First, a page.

SINGAPORE- By capturing the Men's Open Masters title, he also stepped out of the shadow of fellow teens Keith Saw, 19, the men's singles winner at last year's Asian Tenpin Bowling Championship, and Javier Tan, 18, who won a silver and a team gold in February's Commonwealth Tenpin Bowling Championships.
The fine back-to-back performances have Joel feeling that he is now ready for the big time.
He said: "Even though it's my first time reaching the step-ladder finals of the Singapore National Championships, I felt prepared.
"Previously, I'd stress myself out by thinking too much but, this time, I wasn't taken aback or anything. After my experiences at last month's World Cup, I knew I could win."
At last month's QubicaAMF Bowling World Cup in Siberia, he bowled his first perfect game (300 pinfalls), en route to finishing 19th in a field of 74 participants on his maiden appearance.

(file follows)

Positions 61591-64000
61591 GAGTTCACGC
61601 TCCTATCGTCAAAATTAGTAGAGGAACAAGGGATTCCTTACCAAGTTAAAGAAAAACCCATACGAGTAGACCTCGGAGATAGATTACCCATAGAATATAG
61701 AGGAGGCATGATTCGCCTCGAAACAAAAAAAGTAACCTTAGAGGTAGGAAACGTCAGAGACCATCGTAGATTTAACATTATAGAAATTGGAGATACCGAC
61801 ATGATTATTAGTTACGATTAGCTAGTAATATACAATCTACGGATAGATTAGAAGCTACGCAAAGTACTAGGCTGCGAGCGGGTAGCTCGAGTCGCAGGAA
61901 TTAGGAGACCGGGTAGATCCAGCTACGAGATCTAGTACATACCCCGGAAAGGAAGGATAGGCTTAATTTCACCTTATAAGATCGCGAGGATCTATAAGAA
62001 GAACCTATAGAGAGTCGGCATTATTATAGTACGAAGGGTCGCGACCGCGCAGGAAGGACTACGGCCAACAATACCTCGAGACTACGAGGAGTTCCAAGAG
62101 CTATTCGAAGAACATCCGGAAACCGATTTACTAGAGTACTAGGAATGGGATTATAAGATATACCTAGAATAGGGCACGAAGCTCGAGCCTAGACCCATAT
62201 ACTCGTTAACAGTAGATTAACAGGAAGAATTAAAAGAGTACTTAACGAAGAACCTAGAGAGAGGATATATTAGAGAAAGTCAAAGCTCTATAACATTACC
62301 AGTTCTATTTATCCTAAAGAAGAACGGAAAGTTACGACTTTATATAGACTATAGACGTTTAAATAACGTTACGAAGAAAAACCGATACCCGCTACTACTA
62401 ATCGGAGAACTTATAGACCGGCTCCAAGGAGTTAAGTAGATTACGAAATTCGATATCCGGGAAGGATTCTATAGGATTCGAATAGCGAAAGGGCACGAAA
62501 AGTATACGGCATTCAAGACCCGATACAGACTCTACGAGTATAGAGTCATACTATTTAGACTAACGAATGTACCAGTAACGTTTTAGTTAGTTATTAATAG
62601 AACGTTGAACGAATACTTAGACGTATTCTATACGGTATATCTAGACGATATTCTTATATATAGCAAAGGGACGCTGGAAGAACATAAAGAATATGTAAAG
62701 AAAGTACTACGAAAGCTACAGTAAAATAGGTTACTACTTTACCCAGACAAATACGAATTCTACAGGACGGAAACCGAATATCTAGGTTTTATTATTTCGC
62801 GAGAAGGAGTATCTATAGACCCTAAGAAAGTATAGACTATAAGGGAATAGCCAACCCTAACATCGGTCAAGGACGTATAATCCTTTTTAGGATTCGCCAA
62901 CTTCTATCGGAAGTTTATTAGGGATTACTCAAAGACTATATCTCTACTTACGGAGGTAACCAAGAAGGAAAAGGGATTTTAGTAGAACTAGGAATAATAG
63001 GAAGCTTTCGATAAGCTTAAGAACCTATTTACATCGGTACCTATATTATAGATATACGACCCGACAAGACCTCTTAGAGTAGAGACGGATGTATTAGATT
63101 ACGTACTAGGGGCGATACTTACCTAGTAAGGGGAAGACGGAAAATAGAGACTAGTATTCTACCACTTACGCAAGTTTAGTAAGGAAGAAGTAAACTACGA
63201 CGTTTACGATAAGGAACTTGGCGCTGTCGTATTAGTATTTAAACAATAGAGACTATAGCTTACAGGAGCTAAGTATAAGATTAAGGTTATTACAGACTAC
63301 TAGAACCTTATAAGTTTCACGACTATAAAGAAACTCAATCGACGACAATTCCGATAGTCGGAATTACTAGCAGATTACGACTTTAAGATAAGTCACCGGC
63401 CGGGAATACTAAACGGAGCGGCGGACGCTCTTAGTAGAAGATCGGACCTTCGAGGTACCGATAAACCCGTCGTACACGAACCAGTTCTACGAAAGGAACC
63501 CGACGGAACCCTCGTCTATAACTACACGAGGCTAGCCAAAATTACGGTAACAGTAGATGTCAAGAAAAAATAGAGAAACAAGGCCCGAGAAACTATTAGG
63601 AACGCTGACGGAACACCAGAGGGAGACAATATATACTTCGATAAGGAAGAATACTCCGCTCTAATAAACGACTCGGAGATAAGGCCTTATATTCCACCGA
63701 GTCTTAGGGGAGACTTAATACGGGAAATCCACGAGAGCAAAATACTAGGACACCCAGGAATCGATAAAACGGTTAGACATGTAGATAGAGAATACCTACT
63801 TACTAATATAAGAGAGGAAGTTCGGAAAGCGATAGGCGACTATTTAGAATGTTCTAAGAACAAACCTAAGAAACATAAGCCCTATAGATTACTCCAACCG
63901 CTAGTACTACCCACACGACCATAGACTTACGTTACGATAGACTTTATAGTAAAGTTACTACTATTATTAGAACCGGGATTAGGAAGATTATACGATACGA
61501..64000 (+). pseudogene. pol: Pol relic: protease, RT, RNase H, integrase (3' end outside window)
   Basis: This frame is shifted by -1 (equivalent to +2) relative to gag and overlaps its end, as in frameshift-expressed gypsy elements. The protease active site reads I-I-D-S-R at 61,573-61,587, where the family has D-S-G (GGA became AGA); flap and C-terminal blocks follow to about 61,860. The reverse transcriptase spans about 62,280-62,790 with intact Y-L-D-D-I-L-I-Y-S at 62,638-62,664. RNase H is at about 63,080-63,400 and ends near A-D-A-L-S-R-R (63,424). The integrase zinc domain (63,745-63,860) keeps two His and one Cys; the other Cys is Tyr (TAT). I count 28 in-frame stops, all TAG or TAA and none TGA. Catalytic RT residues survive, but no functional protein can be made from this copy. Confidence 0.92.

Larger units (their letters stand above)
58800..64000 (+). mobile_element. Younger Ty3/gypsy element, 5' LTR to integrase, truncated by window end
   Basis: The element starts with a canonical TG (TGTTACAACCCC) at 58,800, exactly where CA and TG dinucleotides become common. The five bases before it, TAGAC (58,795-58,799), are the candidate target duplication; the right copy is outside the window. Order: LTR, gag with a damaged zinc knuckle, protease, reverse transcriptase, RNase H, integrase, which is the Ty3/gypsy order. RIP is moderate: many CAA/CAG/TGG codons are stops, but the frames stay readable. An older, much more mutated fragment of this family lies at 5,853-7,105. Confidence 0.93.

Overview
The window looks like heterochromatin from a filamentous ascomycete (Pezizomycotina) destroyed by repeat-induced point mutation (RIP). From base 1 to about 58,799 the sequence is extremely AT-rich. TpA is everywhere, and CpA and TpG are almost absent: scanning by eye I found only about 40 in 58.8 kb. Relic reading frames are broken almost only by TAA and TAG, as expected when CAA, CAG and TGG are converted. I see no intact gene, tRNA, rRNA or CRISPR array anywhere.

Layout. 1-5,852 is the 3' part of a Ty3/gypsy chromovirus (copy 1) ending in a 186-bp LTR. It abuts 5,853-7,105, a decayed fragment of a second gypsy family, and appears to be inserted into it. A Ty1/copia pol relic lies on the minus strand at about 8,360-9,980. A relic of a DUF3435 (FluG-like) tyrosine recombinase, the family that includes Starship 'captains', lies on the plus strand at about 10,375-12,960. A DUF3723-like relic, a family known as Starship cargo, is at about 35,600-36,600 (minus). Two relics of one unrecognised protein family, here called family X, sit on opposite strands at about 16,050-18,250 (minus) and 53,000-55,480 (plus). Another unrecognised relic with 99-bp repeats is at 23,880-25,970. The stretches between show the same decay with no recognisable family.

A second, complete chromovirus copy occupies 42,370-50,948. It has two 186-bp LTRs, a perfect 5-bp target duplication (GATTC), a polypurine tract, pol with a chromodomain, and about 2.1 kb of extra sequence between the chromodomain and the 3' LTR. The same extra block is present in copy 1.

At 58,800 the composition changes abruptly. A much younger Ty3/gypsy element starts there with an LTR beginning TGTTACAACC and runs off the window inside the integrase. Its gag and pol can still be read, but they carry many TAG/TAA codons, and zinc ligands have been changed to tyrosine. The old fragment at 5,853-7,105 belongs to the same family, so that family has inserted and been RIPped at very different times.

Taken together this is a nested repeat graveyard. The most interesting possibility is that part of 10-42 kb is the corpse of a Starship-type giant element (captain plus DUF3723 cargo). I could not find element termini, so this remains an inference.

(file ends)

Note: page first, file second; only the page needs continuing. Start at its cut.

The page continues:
Up against older and more experienced bowlers, the Republic Polytechnic student had the luxury of competing without lofty expectations, allowing him to focus on his technique and execution.
He said: "At the World Cup, I adopted a different strategy, choosing instead to focus on my technique and the overall process. It worked wonders for me."
He put the World Cup experience to good use at last week's national championships, qualifying for the step-ladder finals in second place with 2,665 pinfalls.
In the finals, he beat 18-year-old Muhd Jaris Goh (212-169) and 20-year-old Ng Chiew Pang (180-174, 232-192), winning the title without dropping a game.
Next up for the 2010 Singapore Open Under-18 champion would be fighting for a place in the 2014 Asian Games squad. Said Joel, who is nursing a sore thumb from hi recent exploits: "With the experience of the past month under my belt, I'm more confident.
"I know I'm on a roll but I not going to let this get to my head."
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